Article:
Commentary

Consumers, flex your muscles for Earth’s sake

Consumers, flex your muscles for Earth’s sake
The haze in Singapore on Jun 17 2013. Photo: Ooi Boon Keong
Published: 4:01 AM, July 10, 2013
Updated: 4:05 AM, July 10, 2013
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The seriousness of the haze this year has heightened consumer awareness about the importance of sustainable business. Questions of culpability surround plantation owners, who supply major corporations with raw materials such as pulp and palm oil, often used in manufacturing paper, food, beverages and so on.

As consumers, we certainly have the capacity — and obligation — to demand that companies be responsible for ensuring that their entire supply chain is operated in a sustainable manner. To some extent, this has been demonstrated in recent campaigns by environmental groups against major palm oil players.

On Facebook and Twitter, hundreds of thousands of consumers supported a Greenpeace campaign in 2010 against Nestle, which was alleged to have used palm oil products that came from the destruction of rainforests, including in Indonesia. As a result, Nestle committed itself to a global no-deforestation target by 2020, as did other major brands such as Unilever.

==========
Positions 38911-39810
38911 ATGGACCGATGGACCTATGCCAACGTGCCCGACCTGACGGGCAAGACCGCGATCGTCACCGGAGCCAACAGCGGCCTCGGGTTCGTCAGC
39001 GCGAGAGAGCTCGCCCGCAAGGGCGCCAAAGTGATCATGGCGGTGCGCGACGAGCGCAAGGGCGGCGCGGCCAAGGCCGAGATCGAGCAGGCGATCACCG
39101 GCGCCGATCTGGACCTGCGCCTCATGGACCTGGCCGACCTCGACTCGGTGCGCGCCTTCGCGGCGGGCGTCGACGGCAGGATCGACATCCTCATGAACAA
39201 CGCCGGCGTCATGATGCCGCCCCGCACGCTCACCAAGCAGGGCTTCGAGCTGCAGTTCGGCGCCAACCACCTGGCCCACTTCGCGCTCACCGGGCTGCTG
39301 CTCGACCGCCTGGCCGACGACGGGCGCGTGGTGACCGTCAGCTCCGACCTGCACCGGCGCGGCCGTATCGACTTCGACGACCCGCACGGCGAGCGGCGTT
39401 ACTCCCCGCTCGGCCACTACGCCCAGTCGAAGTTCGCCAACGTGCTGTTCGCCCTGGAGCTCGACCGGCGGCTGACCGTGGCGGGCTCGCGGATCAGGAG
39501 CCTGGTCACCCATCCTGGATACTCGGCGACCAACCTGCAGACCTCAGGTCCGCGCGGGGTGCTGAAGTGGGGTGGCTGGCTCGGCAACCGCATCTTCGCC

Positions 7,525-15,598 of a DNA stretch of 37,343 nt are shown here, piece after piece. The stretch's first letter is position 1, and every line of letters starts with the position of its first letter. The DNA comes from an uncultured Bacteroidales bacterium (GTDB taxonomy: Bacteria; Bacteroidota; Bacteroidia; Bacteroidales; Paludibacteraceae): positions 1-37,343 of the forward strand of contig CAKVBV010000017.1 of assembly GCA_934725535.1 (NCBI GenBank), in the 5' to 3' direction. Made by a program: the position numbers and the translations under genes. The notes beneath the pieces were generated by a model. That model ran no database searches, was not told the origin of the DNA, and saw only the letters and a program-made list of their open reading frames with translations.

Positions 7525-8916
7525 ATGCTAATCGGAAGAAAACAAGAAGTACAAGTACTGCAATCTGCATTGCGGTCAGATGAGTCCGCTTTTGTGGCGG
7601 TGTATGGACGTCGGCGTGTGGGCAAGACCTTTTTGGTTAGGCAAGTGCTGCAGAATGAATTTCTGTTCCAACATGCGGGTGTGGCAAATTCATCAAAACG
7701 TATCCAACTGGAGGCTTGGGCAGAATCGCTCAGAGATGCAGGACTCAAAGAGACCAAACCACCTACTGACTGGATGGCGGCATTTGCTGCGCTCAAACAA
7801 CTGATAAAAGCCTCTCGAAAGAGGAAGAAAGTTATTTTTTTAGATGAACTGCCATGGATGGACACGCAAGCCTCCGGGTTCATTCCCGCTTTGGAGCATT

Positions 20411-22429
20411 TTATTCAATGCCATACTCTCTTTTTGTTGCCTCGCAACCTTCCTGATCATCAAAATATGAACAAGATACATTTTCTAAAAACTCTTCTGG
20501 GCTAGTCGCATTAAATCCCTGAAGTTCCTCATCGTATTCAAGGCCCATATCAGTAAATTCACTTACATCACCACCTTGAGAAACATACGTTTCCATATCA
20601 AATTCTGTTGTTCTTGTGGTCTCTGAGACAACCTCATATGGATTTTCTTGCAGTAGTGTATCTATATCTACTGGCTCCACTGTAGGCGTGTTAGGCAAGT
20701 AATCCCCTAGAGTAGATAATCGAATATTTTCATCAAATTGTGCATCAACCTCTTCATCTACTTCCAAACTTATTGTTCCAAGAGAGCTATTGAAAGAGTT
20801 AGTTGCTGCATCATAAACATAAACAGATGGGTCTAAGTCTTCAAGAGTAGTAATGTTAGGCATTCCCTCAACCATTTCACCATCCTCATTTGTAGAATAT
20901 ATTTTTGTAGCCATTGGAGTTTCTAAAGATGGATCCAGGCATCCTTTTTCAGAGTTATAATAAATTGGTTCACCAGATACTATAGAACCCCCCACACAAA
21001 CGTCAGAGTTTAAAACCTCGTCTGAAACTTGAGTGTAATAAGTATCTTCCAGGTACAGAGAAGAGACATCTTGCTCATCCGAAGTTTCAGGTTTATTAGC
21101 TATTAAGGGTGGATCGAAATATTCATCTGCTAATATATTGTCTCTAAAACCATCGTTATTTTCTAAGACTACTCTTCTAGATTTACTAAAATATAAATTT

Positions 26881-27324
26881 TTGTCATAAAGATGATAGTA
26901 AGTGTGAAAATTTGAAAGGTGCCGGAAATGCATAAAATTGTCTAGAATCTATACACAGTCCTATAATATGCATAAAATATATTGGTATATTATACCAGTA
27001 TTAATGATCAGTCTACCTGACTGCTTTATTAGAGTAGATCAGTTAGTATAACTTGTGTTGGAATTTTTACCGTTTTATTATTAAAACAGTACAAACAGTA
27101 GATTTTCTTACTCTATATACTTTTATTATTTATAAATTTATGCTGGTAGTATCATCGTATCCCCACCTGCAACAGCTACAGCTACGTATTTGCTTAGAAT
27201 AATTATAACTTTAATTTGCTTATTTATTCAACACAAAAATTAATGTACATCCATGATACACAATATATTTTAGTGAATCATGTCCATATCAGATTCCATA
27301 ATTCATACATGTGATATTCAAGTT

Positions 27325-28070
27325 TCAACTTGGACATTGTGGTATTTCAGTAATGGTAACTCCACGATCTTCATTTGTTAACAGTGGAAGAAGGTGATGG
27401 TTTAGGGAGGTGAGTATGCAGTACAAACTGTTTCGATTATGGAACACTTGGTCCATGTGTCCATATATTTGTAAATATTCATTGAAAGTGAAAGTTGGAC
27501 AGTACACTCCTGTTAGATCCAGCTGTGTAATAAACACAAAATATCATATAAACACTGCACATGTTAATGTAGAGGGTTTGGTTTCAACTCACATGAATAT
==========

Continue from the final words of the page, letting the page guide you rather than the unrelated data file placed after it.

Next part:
Nestle’s partnership with its leading palm oil supplier, Singapore-listed Golden Agri-Resources, and non-government organisation The Forest Trust is beginning to look like an example of how sustainability collaboration can dramatically change operating practices and business models.

We, as consumers, can accelerate progress by urging other major brands to take a similar approach.

A GLOBAL MOVEMENT

Environmentally-friendly consumer behaviour is growing and is becoming a global movement.

According to Nielsen’s 2011 Global Survey of more than 25,000 respondents in 51 countries, 77 per cent rated air pollution as the top concern — showing that such environmental issues are taking a higher priority in the minds of consumers.

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